Museum Kretek Kudus

Museum Kretek Kudus

What’s that smell?

More on Jepara

Permeating the air in Indonesia, you may have caught the whiff of a sweet spicy aroma proceeded by a crackling sound, the hallmarks of the onomatopoetic named kretek, clove cigarettes, ubiquitously smoked all over the country.

Travelfish says:
Roll them up by hand. Photo by: Sally Arnold.
Roll them up by hand. Photo: Sally Arnold

Local businessman Nitisemito began producing the product commercially along with a huge marketing campaign, the popularity of kreteks spread throughout the country which lead him to become the wealthiest Javanese businessman in pre-independence Indonesia, at one time employing more than 15,000 workers at his Kudus factory. Other businesses followed suite and Kudus became known as the centre of kretek production in Indonesia.

You may notice a large sign as you enter the town “Kudus Kota Kretek”—“Kudus, Kretek City”. Today large multinationals have overtaken the smaller factories, but three larger companies still operate in Kudus today: Djarum (who are the major stakeholder in Indonesia’s BCA Bank), Nojorono (famous for “waterproof cigarets”, popular with fishermen) and Sukun. Although most production uses machinery, some kretek are still rolled by hand.

Not much has changed... Photo by: Sally Arnold.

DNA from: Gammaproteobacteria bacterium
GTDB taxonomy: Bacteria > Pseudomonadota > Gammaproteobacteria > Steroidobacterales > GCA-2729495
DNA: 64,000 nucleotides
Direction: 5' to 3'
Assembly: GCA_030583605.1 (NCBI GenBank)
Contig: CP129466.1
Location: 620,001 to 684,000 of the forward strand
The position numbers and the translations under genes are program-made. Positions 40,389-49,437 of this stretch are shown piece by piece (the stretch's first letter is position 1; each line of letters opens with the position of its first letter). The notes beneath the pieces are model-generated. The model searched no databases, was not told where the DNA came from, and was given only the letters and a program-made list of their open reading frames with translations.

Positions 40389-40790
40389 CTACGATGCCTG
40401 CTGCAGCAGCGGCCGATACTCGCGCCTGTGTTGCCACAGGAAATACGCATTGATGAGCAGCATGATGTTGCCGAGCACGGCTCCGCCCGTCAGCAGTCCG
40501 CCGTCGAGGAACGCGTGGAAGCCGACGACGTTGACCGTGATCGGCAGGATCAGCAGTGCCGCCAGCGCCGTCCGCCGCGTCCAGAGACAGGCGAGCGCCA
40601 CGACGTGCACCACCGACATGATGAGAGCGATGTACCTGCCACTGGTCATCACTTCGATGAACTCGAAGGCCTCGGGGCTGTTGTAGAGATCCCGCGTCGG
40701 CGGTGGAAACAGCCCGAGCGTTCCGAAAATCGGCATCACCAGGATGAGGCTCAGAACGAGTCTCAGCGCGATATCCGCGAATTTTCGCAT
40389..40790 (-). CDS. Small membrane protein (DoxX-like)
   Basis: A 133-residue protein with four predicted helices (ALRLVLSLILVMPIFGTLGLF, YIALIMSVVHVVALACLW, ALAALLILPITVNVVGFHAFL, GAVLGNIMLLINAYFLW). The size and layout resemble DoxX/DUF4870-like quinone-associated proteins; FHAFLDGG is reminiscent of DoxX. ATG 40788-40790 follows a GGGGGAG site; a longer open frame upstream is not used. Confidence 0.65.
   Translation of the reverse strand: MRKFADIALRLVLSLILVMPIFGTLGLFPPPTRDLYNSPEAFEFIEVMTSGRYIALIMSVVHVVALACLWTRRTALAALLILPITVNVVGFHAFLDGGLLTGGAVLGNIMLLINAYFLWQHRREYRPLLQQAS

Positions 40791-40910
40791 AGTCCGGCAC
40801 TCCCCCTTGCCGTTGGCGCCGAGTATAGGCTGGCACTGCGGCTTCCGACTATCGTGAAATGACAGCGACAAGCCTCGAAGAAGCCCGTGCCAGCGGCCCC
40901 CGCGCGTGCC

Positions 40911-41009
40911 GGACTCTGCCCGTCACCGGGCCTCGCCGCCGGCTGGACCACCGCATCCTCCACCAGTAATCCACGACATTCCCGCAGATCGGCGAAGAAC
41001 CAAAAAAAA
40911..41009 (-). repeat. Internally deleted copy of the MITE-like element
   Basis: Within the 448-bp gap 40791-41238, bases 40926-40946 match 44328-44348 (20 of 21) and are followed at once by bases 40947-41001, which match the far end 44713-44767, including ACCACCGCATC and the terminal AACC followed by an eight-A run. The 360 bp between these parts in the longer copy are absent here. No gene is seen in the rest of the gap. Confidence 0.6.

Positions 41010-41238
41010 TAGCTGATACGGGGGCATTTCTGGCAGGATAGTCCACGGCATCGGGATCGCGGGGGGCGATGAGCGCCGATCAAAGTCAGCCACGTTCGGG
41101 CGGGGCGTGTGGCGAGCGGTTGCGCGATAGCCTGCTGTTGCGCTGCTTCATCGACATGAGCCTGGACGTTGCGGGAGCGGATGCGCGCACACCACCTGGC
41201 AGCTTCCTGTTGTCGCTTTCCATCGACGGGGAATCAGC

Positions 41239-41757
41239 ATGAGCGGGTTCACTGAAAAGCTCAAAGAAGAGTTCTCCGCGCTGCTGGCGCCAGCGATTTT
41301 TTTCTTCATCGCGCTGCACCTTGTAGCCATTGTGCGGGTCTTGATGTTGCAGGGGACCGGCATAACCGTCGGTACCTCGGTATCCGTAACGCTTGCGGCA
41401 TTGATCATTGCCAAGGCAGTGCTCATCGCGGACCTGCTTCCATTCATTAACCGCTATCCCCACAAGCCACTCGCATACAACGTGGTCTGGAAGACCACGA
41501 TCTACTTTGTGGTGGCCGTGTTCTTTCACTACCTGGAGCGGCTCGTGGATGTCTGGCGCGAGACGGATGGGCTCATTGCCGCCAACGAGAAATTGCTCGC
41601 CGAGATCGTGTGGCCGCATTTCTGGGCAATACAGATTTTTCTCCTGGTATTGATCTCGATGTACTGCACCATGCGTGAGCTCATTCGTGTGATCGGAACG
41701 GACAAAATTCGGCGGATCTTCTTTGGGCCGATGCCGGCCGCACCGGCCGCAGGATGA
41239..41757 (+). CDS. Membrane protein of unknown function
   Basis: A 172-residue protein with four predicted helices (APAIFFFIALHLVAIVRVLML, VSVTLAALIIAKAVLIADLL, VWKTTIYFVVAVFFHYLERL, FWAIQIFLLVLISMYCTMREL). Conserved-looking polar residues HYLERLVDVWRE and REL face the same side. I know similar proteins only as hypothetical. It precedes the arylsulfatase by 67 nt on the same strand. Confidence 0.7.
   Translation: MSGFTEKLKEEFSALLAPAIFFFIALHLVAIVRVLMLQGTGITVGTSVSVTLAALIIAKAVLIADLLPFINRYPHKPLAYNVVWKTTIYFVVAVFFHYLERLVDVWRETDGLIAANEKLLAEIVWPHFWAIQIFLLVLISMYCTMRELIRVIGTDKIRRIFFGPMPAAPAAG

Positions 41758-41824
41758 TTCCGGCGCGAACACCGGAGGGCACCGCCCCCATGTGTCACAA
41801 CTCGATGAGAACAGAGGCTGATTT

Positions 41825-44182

Not much has changed... Photo: Sally Arnold

If you are passing through Kudus, it’s worth a quick stop at the small Kretek Museum. Information is labelled in English and Indonesian, and helpful English-speaking staff offer a short tour. The museum covers the history and production of the product from its beginnings with photographs of early factories, dioramas and machinery displayed. Interesting are side products like “tobacco sauce” to make your food taste like cigarettes. One exhibition showcases marketing from the past, mostly logos on crockery, juxtaposed with contemporary marketing, T-shirts, caps, etc. We were drawn to the large (but dusty) collection of ... Travelfish members only (Full text is around 300 words.)

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Reviewed by

Sally spent twelve years leading tourists around Indonesia and Malaysia where she collected a lot of stuff. She once carried a 40kg rug overland across Java. Her house has been described as a cross between a museum and a library. Fuelled by coffee, she can often be found riding her bike or petting stray cats. Sally believes travel is the key to world peace.

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